“It’s not easy to sympathize with,’’ Holcomb said. “People have bad eyes, and they wear contacts or glasses, but when you have this disease, your eyes are terrible and you are literally just going blind every single day. At that point, I wouldn’t have gotten into the sled with myself.”
After Holcomb survived his suicide attempt in 2007, he woke up anguished over what he had done, and did not speak publicly about the incident until the 2012 release of his book, “But Now I See: My Journey From Blindness to Olympic Glory.”
“It's one thing to be born blind, but when you start out 20/20 for most of your life and all of a sudden in the course of five or six years your whole life becomes about the space right around you, it's pretty scary and depressing,’’ he said. “I was never going to see another sunset. I could never see a beautiful woman again. You're to the point where you almost give up.”
By the time he came into contact with Boxer Wachler in 2008, he was skeptical. “I looked for 12 years and I got nothing but denied,’’ he said. “(Dr. Boxer Wachler) says, ‘I got this procedure, you'll be cured,’ and I'm like, 'All right, I'll believe it when I see it — literally.’ I had nothing to lose.”
The Holcomb C3-R Cross Linking System is a non-invasive procedure in which a solution containing riboflavin is used to strengthen the cornea and reduce the cone-like shape caused by keratoconus. Patients sit under an ultraviolet light for 30 minutes to activate the solution. Boxer Wachler typically combines this with another procedure called INTACS, which involves implanting tiny plastic segments into the eye to flatten out the cornea.
Other treatment options for keratoconus patients involve rigid contact lenses, which Huelbig and Holcomb tried but said had become less effective, or a corneal transplant, which typically means the end of any athletic career. The surgery is necessary in about 10 percent to 20 percent of patients with the condition, and involves removing the diseased cornea and replacing it with a healthy donor cornea, according to the American Academy of Ophthalmology. It can take up to a year or more to recover good vision after a corneal transplant.
“I feel really humbled by having the ability to have cracked the code, so to speak,’’ Boxer Wachler told TODAY.com. “Many doctors to this day are still telling patients with keratoconus that you can try hard contact lenses or a cornea transplant. It breaks my heart to hear doctors telling their patients this and not being informed about these other options.”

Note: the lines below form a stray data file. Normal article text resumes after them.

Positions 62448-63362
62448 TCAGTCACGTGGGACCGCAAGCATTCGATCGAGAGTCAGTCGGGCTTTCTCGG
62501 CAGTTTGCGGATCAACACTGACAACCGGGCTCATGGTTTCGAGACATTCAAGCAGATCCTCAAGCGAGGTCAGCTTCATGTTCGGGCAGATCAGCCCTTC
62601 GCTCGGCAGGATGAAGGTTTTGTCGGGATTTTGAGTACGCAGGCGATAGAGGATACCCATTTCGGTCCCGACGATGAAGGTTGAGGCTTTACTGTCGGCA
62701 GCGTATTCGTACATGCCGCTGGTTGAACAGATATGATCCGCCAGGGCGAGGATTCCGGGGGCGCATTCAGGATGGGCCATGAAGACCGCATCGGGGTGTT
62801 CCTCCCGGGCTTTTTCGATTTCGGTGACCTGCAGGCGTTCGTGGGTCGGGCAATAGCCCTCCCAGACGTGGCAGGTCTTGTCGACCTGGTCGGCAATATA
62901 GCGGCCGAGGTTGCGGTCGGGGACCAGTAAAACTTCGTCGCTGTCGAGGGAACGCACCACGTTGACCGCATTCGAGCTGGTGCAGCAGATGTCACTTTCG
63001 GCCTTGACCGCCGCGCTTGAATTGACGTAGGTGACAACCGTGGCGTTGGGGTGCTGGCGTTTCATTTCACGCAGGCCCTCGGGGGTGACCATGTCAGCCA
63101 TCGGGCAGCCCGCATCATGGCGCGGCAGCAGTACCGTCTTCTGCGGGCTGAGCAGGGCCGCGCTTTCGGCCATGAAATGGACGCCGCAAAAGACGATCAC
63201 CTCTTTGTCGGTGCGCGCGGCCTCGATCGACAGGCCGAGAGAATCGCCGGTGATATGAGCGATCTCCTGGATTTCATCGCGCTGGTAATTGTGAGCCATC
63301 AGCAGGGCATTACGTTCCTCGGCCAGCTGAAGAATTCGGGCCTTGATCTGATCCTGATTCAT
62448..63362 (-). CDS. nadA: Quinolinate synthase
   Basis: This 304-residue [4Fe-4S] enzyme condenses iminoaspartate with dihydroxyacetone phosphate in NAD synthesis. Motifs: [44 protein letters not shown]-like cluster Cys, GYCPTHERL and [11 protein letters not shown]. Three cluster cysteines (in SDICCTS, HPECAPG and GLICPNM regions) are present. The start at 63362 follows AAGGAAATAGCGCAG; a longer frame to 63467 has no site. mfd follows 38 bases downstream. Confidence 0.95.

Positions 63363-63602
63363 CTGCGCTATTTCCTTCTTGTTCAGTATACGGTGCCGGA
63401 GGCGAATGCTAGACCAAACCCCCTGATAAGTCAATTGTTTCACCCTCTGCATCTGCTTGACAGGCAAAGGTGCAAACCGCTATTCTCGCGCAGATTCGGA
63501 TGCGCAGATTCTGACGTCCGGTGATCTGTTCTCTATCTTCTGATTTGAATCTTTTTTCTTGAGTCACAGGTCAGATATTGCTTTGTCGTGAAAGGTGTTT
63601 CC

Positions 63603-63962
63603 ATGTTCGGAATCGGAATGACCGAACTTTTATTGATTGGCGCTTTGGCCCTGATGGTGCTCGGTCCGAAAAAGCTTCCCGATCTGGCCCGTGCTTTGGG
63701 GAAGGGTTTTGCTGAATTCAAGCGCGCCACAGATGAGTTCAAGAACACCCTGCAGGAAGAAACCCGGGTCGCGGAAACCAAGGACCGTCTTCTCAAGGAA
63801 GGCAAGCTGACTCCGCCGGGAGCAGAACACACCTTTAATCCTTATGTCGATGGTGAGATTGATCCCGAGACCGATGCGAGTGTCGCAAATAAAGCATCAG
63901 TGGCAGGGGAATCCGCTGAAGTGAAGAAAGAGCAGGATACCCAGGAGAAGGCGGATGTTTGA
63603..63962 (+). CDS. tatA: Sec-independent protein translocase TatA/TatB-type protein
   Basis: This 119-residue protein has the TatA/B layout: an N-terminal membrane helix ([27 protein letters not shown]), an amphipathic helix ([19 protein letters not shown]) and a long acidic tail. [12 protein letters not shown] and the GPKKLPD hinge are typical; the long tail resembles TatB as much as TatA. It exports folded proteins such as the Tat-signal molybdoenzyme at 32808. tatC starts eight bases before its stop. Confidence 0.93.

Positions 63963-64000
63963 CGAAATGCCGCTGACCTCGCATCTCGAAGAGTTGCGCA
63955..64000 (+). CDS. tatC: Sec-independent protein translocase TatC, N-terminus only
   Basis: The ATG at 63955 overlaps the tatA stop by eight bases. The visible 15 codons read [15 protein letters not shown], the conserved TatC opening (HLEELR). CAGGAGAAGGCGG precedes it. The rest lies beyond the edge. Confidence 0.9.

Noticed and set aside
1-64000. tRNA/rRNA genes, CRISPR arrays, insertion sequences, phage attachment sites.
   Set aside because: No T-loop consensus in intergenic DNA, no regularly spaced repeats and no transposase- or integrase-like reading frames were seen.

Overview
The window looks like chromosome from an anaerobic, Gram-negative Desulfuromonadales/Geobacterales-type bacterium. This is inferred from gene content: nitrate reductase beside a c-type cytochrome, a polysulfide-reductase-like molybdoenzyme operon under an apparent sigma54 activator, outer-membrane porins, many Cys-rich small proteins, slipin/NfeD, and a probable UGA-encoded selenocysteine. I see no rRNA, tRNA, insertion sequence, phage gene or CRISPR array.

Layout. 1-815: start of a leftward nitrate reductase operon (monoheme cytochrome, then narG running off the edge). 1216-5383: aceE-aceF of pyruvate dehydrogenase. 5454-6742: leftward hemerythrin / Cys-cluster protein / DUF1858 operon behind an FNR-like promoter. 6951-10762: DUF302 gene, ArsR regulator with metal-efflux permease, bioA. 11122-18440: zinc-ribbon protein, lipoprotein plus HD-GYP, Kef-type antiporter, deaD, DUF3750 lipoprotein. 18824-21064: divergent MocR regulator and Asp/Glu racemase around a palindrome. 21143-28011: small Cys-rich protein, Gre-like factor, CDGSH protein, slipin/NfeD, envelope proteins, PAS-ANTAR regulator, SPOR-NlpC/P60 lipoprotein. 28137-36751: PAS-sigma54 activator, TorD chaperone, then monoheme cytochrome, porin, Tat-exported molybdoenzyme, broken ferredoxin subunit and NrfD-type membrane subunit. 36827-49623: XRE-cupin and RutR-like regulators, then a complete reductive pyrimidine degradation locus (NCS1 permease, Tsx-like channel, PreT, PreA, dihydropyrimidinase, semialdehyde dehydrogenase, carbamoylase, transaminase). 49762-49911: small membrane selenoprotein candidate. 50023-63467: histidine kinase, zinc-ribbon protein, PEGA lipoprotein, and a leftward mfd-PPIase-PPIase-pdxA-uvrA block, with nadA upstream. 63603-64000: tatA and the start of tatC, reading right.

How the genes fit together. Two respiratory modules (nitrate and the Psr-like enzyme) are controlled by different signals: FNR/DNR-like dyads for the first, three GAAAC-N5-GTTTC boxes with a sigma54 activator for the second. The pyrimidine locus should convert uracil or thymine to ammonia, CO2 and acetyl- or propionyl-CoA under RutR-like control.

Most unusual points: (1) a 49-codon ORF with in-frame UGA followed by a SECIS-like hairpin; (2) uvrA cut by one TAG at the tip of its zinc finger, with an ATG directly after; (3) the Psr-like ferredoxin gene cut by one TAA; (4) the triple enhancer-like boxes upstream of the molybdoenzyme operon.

Bobsledder: We have ‘target on our back’ in SochiPlay Video
Boy Scouts leader: Ban on gay adult leaders 'not sustainable'
Heavy rains, flooding hit Texas
Dylan Dreyer: 'Brace yourself' for Memorial Day travel
'Dancing Man' gets down with Meghan Trainor on TODAY plaza
The procedures, which Holcomb underwent in March of 2008, improved his vision from 20/1,000 to 20/20, and he no longer wears contacts or glasses. The dramatic change actually threw off his driving skills in the bobsled at first because he had driven by feel for so long that all the extra visuals were disorienting. But once he became accustomed to his new vision his career took off, culminating in a gold medal in Vancouver in 2010.
“Getting my eyes fixed was literally like my first gold medal,’’ Holcomb said. “It changed my life. It just gave me hope again.”
Huelbig knows all about the despair that can come with keratoconus. He was diagnosed before his sophomore year of high school in 2010, and by the time he was a senior, his parents would not allow him to drive at night because of his deteriorating vision and he had to sit just a few feet from the television while wearing glasses or contacts just to see it.
He went through a succession of contact lenses, sometimes even wearing both a soft lens and a hard lens on each eye while playing basketball for Middletown High School (N.J.) North. The lenses would shift around in his eyes or even fly out on the court while he was playing. “Nothing would work," he said. "During the season, I would be so careful because it's not like if one fell out, I would have a backup because I only had one pair of hard lenses, and they were so expensive.”